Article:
Coun. Jason Coady, chairman of the city’s protective and emergency services committee, revealed at Monday night’s council meeting that the rifles have arrived.
The Guardian spoke to Charlottetown Police Services Chief Paul Smith after the regular public meeting of council. Smith said the force is now in possession of 10 carbine rifles, which came at no cost to the city.
Smith said the police force will have to pay for things like training, ammunition, slings for the weapons and equipment so they can be placed in the police cruisers.
“If you’re looking at training and ammo you’re looking at a couple thousand dollars. You’re talking so much for a thousand rounds (but) I can’t tell you exactly what the cost is,’’ Smith said.
The carbine rifles arrived in Charlottetown over the holidays.
The Guardian reported last January that it would cost the city between $15,000 and $20,000 to equip each of the police vehicles with the rifle. The rifle runs about $2,500 and there are between six and eight vehicles on the streets of Charlottetown on any given shift.
Smith said they haven’t decided whether each vehicle will get a rifle.
“We’re working on that. We’ve got to finalize our policy and get people trained.’’
Smith said he will speak to the protective and emergency services committee about issues such as where the rifles would be placed in the vehicles and any other equipment that is deemed necessary.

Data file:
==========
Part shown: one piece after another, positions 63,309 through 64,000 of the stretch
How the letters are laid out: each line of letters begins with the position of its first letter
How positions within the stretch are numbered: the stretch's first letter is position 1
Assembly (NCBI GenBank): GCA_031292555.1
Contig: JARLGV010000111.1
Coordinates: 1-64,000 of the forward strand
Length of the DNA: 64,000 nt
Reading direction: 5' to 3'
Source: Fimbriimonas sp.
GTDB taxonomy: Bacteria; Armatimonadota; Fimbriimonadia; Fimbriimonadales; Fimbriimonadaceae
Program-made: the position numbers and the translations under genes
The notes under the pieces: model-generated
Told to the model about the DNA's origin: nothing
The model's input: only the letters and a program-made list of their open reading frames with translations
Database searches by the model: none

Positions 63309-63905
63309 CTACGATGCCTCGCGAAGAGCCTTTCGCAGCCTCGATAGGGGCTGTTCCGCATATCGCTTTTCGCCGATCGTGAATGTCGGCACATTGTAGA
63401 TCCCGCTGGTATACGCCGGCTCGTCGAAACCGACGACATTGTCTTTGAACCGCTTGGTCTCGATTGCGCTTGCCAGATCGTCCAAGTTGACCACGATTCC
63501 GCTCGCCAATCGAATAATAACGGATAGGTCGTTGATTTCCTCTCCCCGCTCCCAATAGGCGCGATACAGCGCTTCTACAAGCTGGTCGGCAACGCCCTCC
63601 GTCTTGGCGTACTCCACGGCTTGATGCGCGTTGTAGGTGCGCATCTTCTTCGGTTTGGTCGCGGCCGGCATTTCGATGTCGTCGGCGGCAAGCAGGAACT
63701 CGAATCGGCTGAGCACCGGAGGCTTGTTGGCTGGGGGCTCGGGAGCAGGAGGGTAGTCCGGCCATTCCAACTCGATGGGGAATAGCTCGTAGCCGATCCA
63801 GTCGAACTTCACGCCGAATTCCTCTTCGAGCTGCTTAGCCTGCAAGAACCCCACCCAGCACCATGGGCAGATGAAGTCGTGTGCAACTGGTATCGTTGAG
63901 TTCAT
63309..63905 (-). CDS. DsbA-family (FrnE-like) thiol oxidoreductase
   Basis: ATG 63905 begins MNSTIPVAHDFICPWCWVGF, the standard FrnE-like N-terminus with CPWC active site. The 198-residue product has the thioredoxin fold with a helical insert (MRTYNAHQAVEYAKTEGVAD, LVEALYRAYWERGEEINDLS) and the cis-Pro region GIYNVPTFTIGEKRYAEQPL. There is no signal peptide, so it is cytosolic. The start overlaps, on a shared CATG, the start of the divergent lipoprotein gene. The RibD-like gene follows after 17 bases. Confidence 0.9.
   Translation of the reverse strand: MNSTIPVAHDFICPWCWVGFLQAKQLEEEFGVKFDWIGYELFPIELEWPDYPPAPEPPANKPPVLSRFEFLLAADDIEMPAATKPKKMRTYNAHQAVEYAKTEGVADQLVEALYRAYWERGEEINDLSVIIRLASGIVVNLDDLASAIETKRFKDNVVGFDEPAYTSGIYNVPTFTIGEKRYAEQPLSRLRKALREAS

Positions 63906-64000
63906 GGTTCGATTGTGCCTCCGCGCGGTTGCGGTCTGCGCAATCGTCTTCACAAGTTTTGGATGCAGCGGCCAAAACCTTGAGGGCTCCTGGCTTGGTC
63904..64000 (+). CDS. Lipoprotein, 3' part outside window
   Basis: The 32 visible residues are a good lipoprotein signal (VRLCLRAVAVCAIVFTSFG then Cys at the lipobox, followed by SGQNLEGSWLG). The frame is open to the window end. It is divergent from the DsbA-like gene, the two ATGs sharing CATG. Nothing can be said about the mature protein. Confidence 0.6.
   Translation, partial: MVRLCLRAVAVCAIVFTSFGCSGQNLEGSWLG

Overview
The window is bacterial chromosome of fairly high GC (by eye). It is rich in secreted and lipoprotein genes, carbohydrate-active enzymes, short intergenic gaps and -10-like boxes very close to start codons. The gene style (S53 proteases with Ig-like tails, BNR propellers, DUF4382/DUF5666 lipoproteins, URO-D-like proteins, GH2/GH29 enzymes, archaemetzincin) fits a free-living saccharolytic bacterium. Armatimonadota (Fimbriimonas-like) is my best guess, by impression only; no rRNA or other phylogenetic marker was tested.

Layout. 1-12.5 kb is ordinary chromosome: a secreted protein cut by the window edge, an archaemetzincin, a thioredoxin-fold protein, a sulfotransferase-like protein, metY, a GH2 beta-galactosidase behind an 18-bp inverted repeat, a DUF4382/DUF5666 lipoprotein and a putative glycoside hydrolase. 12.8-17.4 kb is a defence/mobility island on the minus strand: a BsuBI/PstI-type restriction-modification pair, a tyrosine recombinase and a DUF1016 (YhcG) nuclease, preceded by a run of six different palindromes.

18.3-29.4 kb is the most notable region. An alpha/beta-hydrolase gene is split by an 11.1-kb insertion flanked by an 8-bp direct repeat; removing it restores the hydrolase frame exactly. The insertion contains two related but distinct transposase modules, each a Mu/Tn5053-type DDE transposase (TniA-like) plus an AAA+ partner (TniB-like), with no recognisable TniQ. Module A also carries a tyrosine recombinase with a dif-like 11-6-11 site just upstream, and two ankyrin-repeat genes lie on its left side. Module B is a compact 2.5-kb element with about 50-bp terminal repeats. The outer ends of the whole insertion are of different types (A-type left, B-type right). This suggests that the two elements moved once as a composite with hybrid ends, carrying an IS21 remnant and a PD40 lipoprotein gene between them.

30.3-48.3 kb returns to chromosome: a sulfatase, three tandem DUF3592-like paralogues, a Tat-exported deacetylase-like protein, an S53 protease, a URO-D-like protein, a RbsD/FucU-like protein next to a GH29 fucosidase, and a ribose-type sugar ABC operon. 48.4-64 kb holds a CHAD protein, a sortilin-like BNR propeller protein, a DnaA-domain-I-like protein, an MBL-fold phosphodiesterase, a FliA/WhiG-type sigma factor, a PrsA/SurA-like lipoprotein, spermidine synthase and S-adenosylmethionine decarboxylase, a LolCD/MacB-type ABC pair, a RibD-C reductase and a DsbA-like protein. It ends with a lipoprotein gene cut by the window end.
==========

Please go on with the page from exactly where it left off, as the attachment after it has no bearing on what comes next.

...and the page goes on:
Smith said training will begin soon.
“There’s no place (in Charlottetown) you can train indoors. You have to train outdoors and it’s all subject to access. There’s no (firing) range you can fire a carbine at inside.’’
The issue of carbines for police in Canada got international attention following the 2014 shooting in Moncton where three RCMP officers were killed and two others wounded. RCMP officers asked for the carbines and criticized for force for taking so long to supply them. An independent review called for better access to shotguns and rifles.
Carbines are considered accurate up to 300 meters.
Summerside Police Services has them and the Kensington force is also equipped. All RCMP detachments in P.E.I. are also now equipped.
Coun. Bob Doiron, who has worked with UPEI police for the past 30 years and has some experience with the city police, has been pushing the Charlottetown force to bring the rifles in.
“Part of my mandate for getting elected was to push for police safety,’’ Doiron said. “I meet a lot with the officers and residents of Ward 6 and this was (an issue) that came up.
“With the world events that come up, there are shooters everywhere. I just wanted to push it forward. This would be best suited to serve the residents of Charlottetown and protect the officers and residents.’’
Coady echoed Doiron’s comments.
“They do a fabulous job in the Charlottetown area and we’ll have more of a comfort level with another tool in place,’’ Coady said.
What is a carbine rifle?
A carbine, from French carabine, is a long arm firearm but with a shorter barrel than a rifle or musket. Many carbines are shortened versions of full-length rifles, shooting the same ammunition, while others fire lower-powered ammunition, including those designed for pistols.
The smaller size and lighter weight of carbines make them easier to handle. They are typically issued to high-mobility troops, such as special operations soldiers and paratroopers, as well as to mounted, supply or other non-infantry personnel whose roles do not require full-sized rifles.